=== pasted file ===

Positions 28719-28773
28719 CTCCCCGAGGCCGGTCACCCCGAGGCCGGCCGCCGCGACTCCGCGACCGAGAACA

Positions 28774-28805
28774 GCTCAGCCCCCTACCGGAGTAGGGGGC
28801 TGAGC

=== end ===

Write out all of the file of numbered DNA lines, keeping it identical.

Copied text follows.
Positions 28719-28773
28719 CTCCCCGAGGCCGGTCACCCCGAGGCCGGCCGCCGCGACTCCGCGACCGAGAACA

Positions 28774-28805
28774 GCTCAGCCCCCTACCGGAGTAGGGGGC
28801 TGAGC